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How a Small French Village Celebrates Bastille Day

Where: Roanne, France
July 16, 2012 at 3:16 PM | by | Comments (0)

Bonjour! We're spending a couple of weeks hanging out in a gorgeous French village in the hills of the Côte Roannaise, an hour or so west of Lyon, near the town of Roanne.

And—surprise!—it was Bastille Day last week, the French version of July 4th or [insert your home country's national day here], which is officially called La Fête Nationale.

Did you know that Bastille Day doesn't actually commemorate the storming of the Bastille? No, really. It's a commemoration of the commemoration of the storming of the Bastille, a year after the Bastille done got stormed in 1789.

The only storming on Bastille Day this year was a couple of spots of rain during the day. Bastille Day itself fell on a Saturday this year, and nothing says vive la révolution like a giant village-wide flea market. Cars disappeared from the village square, to be replaced by all kinds of little tables with all kinds of assorted bibelots—that's French for "tchotchkes."

We hadn't realized before we got here, but the interesting bit of the celebrations started the evening before, with the local marching band and a parade of torches (well, paper lanterns-onna-stick) leading a procession from the village hall down to the recreation grounds.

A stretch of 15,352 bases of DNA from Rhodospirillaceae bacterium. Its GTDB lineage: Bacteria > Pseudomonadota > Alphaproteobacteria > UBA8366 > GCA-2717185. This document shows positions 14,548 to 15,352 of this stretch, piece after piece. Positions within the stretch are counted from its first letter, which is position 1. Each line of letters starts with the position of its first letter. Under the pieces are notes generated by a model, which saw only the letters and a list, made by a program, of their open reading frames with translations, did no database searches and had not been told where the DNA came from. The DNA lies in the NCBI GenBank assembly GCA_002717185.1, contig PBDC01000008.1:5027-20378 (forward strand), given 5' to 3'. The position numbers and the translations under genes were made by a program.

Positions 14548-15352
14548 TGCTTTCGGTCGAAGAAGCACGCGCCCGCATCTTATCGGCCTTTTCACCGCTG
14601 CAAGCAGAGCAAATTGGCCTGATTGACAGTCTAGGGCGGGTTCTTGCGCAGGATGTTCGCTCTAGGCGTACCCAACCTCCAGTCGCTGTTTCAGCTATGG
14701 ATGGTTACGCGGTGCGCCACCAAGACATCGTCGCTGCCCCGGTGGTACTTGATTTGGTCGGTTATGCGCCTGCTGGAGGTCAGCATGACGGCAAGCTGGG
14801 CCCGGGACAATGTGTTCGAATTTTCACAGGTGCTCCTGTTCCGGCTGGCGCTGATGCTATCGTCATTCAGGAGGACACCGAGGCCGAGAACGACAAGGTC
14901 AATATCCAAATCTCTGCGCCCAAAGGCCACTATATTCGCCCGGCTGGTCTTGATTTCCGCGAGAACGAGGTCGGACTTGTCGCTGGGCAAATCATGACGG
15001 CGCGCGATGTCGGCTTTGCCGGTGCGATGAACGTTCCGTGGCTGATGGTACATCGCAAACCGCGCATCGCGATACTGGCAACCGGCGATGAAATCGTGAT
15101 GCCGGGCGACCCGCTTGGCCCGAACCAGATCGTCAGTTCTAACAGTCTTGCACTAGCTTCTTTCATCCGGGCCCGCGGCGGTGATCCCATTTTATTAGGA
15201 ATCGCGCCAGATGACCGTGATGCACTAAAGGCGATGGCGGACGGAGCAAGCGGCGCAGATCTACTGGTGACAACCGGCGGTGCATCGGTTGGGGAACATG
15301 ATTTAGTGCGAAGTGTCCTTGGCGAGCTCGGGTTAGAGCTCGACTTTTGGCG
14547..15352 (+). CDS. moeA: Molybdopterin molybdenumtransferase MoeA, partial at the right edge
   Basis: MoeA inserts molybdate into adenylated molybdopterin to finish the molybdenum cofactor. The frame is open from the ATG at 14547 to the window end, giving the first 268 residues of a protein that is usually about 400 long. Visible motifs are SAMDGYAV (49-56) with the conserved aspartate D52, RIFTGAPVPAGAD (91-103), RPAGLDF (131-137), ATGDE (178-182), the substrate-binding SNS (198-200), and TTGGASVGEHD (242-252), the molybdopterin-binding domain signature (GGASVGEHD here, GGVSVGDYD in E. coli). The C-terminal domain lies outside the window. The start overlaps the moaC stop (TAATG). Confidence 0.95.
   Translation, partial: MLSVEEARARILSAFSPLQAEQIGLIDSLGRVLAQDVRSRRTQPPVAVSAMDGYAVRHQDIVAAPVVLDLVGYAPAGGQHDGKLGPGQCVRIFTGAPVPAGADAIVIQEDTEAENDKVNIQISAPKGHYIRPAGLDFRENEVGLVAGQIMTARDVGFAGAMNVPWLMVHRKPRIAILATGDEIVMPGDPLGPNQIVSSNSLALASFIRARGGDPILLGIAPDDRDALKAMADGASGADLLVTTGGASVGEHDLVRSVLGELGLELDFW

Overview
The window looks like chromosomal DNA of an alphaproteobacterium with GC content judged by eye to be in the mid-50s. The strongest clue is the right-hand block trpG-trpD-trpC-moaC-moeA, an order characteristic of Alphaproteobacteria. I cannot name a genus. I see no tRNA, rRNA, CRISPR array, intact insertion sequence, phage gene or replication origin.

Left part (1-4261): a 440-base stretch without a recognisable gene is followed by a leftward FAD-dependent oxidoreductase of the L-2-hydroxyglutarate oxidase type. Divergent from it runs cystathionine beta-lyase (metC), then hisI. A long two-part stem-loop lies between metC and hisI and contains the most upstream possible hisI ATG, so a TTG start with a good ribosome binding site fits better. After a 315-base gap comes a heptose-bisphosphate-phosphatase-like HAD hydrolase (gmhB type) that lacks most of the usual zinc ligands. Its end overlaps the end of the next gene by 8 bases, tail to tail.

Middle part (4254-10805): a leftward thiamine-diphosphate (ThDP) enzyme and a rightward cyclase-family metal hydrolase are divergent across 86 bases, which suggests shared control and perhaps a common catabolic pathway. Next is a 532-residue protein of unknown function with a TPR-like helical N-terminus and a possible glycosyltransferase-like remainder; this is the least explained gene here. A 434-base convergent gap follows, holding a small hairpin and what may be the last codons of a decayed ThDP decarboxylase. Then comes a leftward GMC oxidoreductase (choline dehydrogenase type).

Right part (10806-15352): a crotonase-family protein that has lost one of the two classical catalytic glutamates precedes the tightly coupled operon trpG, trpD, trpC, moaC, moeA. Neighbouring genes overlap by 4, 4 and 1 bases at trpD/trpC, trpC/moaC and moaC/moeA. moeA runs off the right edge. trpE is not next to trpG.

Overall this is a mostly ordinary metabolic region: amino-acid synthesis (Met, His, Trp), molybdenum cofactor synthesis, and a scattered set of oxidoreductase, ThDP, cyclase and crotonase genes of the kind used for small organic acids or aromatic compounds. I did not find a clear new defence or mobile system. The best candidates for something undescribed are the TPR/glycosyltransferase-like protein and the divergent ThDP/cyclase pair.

(Weird ex-marching band geek observation: there's a whole lot more reed woodwind in a French marching band than there is in bands from the US or UK.)

After a small child nearly set himself on fire (the paper lantern-onna-stick turned out to be an unwise combination of fire and combustible container) it was time for the French national anthem—in French, l'hymne nationalLa Marseillaise.

Reassuringly, there was a lot of the mumbling of some of the less familiar sections, and not just by us.

Next: feux d'artifices time! Le ooh, aah...and the rain held off until just before the fireworks finished, and everyone scarpered back up into town.

Aux armes, citoyens,
Formez vos bataillons,
Marchons, marchons !
Qu'un sang impur
Abreuve nos sillons !

[Photos: John Walton/Jaunted]

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